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Thermal Imaging Microscope for Semiconductor Device Failure Analysis
Due to the continued decrease in integrated circuit feature size and supply voltages, detecting and locating the miniscule amount of heat generated by failure sites has become increasingly difficult. The Sentris thermal imaging microscope pinpoints the low-level infrared thermal emissions by IC faults such as short circuits and leakage current.
Using a non-destructive testing (NDT) process called lock-in thermography, failures can be isolated on both bare (front or backside) and packaged devices and no surface coating is required. Sentris can also locate low-power fail sites on SMD components, such as capacitor leakage. The x, y position of defect sites can be located, as well as defect depth. Depth analysis can be very helpful when isolating faults in stacked die packages.
In addition to fault isolation, Sentris also includes thermal analysis tools for true temperature mapping, junction temperature measurement, die attach evaluation, and thermal resistance evaluation.
- Semiconductor ESD related faults
- Leakage current and hot spots
- Resistive shorts between gate and drain
- Shorts in mold compound of packaged devices
- Latch-up sites
- Shorts in metallization
- Defective transistors and diodes
- Oxide layer breakdown
- SMD component leakage
Functional and Uncomplicated
The innovative Sentris fault isolation process was developed by Optotherm to simplify and reduce the cost of the lock-in thermography process. Traditional lock-in thermography systems include complex function generators and power supplies in order to synchronize device power with the capture of thermal images. By eliminating the need for these complicated and expensive instruments, Sentris provides a straightforward and affordable technique to semiconductor defect isolation.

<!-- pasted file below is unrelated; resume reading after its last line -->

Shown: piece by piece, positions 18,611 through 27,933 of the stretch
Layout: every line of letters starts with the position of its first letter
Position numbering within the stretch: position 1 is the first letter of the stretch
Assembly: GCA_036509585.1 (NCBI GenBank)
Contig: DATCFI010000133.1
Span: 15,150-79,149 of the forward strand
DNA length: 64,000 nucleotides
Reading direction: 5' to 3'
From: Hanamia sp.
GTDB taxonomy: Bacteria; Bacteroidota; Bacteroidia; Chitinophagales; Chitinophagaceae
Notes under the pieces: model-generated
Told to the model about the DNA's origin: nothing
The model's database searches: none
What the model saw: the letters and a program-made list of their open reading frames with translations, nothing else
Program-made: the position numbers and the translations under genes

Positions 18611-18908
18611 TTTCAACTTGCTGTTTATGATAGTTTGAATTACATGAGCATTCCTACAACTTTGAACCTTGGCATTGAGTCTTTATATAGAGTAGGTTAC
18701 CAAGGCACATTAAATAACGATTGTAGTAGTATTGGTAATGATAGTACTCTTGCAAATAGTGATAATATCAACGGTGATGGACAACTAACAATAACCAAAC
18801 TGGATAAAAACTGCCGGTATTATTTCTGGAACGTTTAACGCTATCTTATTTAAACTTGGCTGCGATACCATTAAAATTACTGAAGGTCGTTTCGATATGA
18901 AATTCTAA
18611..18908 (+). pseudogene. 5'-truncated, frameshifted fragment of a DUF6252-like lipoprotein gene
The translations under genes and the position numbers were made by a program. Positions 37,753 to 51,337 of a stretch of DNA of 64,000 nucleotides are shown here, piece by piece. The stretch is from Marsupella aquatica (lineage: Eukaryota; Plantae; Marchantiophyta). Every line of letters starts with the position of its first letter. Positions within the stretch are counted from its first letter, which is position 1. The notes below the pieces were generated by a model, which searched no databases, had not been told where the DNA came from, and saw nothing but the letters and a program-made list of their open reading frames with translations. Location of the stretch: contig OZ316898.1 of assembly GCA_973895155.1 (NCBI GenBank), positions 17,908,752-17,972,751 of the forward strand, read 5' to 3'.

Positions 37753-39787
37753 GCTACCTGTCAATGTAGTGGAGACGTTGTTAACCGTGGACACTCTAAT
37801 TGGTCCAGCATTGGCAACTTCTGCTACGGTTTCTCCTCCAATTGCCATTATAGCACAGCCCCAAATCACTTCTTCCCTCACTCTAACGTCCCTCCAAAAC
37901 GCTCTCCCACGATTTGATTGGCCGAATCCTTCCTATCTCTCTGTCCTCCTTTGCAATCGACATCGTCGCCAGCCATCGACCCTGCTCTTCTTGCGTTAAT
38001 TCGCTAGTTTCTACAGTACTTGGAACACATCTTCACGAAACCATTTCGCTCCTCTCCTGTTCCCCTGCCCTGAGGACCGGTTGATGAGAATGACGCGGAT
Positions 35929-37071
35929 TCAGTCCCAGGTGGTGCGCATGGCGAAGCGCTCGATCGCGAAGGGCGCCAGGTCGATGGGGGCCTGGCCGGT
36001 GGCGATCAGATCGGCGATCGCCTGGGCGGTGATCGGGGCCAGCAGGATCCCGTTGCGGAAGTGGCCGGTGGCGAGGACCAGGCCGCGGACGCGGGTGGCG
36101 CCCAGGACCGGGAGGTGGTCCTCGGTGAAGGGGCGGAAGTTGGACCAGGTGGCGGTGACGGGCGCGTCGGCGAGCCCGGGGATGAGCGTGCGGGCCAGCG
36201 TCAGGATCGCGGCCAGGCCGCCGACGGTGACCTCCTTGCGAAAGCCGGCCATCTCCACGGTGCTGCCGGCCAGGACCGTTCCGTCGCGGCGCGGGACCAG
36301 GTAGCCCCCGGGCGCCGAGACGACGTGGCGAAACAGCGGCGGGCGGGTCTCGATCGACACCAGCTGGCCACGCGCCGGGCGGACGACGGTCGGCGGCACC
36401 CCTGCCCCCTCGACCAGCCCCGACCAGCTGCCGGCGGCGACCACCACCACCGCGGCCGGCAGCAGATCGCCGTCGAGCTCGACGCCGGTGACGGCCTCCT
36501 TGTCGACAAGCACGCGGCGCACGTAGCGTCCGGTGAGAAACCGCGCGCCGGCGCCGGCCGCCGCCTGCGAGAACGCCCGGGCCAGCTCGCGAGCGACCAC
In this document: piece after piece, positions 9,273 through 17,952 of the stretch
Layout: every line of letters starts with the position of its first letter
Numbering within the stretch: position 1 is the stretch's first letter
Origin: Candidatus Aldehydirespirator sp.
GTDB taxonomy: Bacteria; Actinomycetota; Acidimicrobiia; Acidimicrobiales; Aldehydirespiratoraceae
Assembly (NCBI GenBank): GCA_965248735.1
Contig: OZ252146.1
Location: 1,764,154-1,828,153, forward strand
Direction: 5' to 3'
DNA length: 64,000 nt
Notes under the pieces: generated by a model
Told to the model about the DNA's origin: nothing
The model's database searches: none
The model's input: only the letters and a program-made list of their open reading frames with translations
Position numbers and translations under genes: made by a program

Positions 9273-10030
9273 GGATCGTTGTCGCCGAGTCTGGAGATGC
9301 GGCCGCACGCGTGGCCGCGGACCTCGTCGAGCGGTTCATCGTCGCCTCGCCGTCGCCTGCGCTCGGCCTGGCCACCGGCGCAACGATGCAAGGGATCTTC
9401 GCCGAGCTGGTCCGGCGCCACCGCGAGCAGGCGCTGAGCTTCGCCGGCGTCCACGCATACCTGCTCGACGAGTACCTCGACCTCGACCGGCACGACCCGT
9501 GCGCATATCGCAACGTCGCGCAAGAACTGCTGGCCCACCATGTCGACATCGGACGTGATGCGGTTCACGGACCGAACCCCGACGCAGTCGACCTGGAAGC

Advantages Over Liquid Crystal Thermography
Liquid crystal thermography has low sensitivity, slow response, and requires the surface of devices to be coated. These systems are limited to detecting hot spots greater than 0.1°C and because they involve steady-state device powering, the heat generated by faults diffuses through semiconductor material, blurring the location of the defect source. Sentris overcomes the limitations of liquid crystal thermography. No surface coating is required, and hot spots below 0.001°C can be detected. Furthermore, high-frequency lock-in thermography minimizes heat diffusion, enabling the precise location of faults.
Compliments Other FA Tools
Semiconductor devices are becoming smaller, faster, highly integrated, and multi-functional with the result that failures often cannot be found using only one analysis technique. It is often necessary to use multiple tools to pinpoint different types of faults. Sentris thermal emission analysis is often used in conjunction with photon emission and OBIRCH analysis. Photon emission is used primarily to analyze leakage current resulting from gate oxide defects, latch-ups and ESD failures. OBIRCH is most often used to detect leakage current, short circuits and areas of high resistance.